The quotations below from the Apostolic Constitutions (375 AD) give historical perspective on the attitude of Christians regarding martyrdom and the eternal importance of never denying Jesus. As you can read below, it was taught that those Christians that were unfaithful to their confession risked losing their salvation. The memories of persecution were still relatively fresh for the church at this point, which makes these quotes all the more impactful.
I’ve made the particularly relevant portions below bold, although it’s all worth the read.
But he that denies himself to be a Christian, that he may not be hated of men, and so loves his own life more than he does the Lord, in whose hand his breath is, is wretched and miserable, as being detestable and abominable, who desires to be the friend of men, but is the enemy of God, having no longer his portion with the saints, but with those that are accursed; choosing instead of the kingdom of the blessed, that eternal fire which is prepared for the devil and his angels: not being any longer hated by men, but rejected by God, and cast out from His presence.
For of such a one our Lord declared, saying: “Whosoever shall deny me before men, and shall be ashamed of my name, I also will deny and be ashamed of him before my Father which is in heaven.” And again He speaks thus to us ourselves, His disciples: “He that loveth father or mother more than me, is not worthy of me; and he that loveth son or daughter more than me, is not worthy of me; and he that taketh not his cross, and followeth after me, is not worthy of me. He that findeth his life, shall lose it; and he that loseth his life for my sake, shall find it. For what is a man profited, if he shall gain the whole world, and lose his own soul? or what shall a man give in exchange for his soul?” And afterwards: “Fear not them that kill the body, but are not able to kill the soul; but rather fear Him who is able to destroy both soul and body in hell.” (5.1.4)
And a little later:
Let us therefore renounce our parents, and kinsmen, and friends, and wife, and children, and possessions, and all the enjoyments of life, when any of these things become an impediment to piety. For we ought to pray that we may not enter into temptation; but if we be called to martyrdom, with constancy to confess His precious name, and if on this account we be punished, let us rejoice, as hastening to immortality. When we are persecuted, let us not think it strange; let us not love the present world, nor the praises which come from men, nor the glory and honour of rulers, according as some of the Jews wondered at the mighty works of our Lord, yet did not believe on Him, for fear of the high priests and the rest of the rulers: “For they loved the praise of men more than the praise of God.”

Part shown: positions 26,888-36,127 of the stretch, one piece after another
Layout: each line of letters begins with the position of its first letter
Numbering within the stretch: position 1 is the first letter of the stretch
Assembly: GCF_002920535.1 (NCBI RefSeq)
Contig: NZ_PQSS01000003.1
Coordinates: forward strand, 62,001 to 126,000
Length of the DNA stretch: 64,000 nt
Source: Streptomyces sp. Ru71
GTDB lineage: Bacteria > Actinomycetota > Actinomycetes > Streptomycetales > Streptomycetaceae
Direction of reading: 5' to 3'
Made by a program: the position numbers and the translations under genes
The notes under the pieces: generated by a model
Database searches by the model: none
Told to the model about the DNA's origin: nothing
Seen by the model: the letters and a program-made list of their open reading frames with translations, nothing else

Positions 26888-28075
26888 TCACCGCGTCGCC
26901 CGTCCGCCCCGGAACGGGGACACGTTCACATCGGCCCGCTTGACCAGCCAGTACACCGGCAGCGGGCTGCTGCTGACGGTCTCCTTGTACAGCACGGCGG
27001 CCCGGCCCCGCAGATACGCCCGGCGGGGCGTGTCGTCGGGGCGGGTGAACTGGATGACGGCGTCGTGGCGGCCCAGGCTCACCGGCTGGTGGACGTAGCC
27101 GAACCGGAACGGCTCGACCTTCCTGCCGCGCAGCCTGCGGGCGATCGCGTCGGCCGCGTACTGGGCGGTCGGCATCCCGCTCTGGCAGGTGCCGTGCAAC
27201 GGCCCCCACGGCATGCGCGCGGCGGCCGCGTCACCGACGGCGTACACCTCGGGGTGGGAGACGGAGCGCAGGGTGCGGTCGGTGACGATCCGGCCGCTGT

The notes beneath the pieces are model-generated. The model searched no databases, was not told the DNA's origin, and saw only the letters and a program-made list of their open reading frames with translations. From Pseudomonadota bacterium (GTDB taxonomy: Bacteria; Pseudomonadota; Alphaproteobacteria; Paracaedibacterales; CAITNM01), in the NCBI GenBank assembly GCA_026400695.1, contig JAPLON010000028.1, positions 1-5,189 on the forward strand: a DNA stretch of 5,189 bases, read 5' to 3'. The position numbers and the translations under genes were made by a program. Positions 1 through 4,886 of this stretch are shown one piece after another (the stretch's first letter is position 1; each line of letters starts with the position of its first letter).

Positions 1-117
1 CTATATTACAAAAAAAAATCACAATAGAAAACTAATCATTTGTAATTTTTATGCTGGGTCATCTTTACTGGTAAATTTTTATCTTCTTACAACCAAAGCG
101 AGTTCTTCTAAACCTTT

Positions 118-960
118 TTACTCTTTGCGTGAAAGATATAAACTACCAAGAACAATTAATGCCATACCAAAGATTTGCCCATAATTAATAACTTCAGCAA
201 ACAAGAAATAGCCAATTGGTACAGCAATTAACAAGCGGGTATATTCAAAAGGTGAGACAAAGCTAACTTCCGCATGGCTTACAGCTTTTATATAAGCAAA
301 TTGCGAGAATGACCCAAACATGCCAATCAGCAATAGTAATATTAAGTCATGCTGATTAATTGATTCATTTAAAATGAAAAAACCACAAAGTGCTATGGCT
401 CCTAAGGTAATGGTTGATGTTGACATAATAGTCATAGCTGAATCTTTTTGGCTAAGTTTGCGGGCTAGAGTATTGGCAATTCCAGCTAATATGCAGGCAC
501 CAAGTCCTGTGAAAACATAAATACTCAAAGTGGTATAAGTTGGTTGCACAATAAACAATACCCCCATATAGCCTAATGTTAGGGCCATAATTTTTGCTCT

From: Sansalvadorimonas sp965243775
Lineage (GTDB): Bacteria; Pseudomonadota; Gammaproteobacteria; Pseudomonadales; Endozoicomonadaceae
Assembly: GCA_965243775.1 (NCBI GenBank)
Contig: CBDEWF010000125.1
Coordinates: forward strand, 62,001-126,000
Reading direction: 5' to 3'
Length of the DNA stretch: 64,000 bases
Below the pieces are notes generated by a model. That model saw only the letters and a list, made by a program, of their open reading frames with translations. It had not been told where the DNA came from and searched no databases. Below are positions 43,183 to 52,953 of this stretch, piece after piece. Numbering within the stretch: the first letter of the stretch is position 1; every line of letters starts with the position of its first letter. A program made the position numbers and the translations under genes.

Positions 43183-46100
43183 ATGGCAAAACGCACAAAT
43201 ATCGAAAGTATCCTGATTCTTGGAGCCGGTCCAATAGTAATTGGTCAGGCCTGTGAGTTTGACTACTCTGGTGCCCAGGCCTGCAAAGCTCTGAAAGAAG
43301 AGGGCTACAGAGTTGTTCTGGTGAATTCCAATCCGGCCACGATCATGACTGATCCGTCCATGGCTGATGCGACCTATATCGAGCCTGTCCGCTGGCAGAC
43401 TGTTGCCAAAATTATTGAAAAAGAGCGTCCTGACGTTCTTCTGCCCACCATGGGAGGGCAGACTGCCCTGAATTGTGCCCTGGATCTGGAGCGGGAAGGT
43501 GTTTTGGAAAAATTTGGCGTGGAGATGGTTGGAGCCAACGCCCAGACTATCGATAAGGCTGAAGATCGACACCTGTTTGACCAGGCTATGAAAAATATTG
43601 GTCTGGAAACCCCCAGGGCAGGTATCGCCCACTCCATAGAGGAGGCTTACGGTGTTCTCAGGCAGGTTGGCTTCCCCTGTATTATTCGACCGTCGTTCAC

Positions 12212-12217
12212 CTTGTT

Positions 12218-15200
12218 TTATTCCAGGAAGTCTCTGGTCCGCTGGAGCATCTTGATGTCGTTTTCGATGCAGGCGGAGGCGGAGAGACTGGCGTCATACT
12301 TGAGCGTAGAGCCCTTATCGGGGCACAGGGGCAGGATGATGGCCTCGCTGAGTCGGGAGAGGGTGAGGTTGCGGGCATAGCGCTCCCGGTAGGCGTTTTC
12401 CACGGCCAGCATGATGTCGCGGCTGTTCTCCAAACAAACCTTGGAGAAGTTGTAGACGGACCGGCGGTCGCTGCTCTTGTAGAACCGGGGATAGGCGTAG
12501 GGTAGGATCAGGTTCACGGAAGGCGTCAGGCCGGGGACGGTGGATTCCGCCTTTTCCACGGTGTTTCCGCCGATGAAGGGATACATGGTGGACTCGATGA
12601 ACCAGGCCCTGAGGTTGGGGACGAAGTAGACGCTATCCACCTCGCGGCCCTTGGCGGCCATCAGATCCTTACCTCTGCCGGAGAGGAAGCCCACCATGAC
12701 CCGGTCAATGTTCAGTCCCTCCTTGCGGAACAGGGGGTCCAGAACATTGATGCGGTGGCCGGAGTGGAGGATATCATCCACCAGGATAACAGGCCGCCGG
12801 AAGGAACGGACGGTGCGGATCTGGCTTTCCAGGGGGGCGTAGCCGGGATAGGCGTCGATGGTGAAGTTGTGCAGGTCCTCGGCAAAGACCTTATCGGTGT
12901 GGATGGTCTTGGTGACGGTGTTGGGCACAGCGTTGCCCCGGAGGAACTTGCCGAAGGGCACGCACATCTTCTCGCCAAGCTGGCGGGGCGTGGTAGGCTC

But now, by confessing a good confession, we not only save ourselves, but we confirm those who are newly illuminated, and strengthen the faith of the catechumens. But if we remit any part of our confession, and deny godliness by the faintness of our persuasion, and the fear of a very short punishment, we not only deprive ourselves of everlasting glory, but we shall also become the causes of the perdition of others; and shall suffer double punishment, as affording suspicion, by our denial that that truth which we gloried in so much before is an erroneous doctrine.
Wherefore neither let us be rash and hasty to thrust ourselves into dangers, for the Lord says: “Pray that ye fall not into temptation: the spirit indeed is willing, but the flesh is weak.” Nor let us, when we do fall into dangers, be fearful or ashamed of our profession. Nor let us, when we do fall into dangers, be fearful or ashamed of our profession. For if a person, by the denial of his own hope, which is Jesus the Son of God, should be delivered from a temporary death, and the next day should fall dangerously sick upon his bed, with a distemper in his bowels, his stomach, or his head, or any of the incurable diseases, as a consumption, or gangrene, or looseness, or iliac passion, or dropsy, or colic, and has a sudden catastrophe, and departs this life; is not he deprived of the things present, and loses those eternal? Or rather, he is within the verge of eternal punishment, “and goes into outer darkness, where is weeping and gnashing of teeth.” (5.1.6)
The quotes speak for themselves. Let’s not deny Christ, fearing the temporary, and thus lose the eternal.
If you want to read more from the Apostolic Constitutions, check out my post on the early church teaching that continued obedience after baptism is necessary for salvation.